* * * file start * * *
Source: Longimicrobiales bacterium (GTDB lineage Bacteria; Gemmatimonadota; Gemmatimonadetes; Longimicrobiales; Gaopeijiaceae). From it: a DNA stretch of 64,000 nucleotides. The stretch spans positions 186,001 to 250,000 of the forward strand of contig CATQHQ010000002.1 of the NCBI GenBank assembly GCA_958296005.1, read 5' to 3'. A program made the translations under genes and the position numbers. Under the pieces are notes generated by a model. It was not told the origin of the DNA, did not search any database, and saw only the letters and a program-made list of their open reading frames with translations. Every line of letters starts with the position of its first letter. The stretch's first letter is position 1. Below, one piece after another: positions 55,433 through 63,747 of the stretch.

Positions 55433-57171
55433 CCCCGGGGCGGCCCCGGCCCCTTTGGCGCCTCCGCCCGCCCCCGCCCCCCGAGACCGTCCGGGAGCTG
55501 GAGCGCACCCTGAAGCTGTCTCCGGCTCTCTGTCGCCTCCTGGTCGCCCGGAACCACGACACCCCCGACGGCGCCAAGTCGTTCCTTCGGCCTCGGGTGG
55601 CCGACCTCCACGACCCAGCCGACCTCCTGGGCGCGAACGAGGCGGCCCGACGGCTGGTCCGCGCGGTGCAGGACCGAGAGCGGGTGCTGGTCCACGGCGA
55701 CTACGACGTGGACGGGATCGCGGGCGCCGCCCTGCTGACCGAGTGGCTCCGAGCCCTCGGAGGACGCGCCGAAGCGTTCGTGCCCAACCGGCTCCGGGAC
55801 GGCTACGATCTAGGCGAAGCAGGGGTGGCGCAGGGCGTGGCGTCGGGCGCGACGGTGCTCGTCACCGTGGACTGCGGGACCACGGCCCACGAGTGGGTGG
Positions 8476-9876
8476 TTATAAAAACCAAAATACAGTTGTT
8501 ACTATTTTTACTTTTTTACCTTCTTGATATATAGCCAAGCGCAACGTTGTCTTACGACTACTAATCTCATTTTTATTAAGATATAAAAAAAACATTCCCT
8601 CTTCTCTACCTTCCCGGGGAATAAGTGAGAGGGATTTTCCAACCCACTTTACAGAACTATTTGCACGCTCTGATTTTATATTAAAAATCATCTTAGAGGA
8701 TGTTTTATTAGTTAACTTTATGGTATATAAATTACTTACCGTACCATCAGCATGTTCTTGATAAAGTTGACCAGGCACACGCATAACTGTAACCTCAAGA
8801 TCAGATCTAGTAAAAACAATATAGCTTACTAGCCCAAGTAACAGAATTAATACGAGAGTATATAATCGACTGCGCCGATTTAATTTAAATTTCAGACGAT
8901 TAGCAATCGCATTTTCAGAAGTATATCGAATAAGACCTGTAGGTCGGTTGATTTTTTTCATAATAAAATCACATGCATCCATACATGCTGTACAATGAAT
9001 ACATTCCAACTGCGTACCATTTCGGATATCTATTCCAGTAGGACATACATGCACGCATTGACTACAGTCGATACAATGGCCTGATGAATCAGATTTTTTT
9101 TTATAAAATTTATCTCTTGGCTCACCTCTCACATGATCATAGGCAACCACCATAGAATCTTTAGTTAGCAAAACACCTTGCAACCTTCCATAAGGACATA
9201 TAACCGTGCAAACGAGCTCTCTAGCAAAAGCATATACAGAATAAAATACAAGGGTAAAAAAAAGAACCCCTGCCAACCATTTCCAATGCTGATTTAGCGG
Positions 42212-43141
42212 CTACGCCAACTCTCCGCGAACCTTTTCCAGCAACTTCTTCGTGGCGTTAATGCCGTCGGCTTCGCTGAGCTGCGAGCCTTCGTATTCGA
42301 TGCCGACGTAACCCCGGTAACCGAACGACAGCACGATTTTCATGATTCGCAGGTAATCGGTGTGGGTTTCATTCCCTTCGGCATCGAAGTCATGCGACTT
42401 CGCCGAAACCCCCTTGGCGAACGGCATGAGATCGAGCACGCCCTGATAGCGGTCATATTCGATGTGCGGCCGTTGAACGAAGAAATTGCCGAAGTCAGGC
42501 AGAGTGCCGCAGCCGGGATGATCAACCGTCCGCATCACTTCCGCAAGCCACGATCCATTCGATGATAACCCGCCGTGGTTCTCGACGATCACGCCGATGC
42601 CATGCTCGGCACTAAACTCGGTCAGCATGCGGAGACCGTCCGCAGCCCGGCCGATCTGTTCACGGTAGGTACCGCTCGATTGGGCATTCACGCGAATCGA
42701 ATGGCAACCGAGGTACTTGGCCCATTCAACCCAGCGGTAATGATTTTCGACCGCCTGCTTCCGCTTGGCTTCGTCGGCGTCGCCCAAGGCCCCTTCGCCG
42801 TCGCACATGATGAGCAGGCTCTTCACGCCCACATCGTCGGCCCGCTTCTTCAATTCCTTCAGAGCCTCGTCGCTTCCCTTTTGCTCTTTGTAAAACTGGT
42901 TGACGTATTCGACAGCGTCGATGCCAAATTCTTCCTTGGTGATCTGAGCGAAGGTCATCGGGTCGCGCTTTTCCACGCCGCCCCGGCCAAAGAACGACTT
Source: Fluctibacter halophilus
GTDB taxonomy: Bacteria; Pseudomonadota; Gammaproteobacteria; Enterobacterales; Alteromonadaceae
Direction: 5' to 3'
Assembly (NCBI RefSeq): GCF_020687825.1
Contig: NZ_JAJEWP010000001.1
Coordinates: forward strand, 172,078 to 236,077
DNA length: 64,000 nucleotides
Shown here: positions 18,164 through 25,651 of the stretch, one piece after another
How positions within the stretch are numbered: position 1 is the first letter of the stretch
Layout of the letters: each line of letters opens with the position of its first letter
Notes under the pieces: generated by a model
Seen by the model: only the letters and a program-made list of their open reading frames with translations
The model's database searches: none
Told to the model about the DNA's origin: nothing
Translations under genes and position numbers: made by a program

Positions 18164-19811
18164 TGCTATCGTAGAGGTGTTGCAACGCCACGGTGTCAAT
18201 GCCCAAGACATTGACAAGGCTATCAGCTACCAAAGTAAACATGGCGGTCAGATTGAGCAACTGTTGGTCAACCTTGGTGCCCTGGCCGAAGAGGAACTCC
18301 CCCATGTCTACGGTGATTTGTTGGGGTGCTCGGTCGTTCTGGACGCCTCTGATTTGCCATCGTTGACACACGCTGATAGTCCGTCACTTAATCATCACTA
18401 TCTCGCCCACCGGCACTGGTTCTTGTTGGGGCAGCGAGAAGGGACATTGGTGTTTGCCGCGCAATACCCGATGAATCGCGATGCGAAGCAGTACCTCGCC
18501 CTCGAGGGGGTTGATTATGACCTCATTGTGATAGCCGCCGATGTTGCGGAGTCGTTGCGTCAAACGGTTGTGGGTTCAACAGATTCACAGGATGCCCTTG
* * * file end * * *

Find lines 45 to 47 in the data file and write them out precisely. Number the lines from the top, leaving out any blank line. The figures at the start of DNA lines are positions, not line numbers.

18301 CCCATGTCTACGGTGATTTGTTGGGGTGCTCGGTCGTTCTGGACGCCTCTGATTTGCCATCGTTGACACACGCTGATAGTCCGTCACTTAATCATCACTA
18401 TCTCGCCCACCGGCACTGGTTCTTGTTGGGGCAGCGAGAAGGGACATTGGTGTTTGCCGCGCAATACCCGATGAATCGCGATGCGAAGCAGTACCTCGCC
18501 CTCGAGGGGGTTGATTATGACCTCATTGTGATAGCCGCCGATGTTGCGGAGTCGTTGCGTCAAACGGTTGTGGGTTCAACAGATTCACAGGATGCCCTTG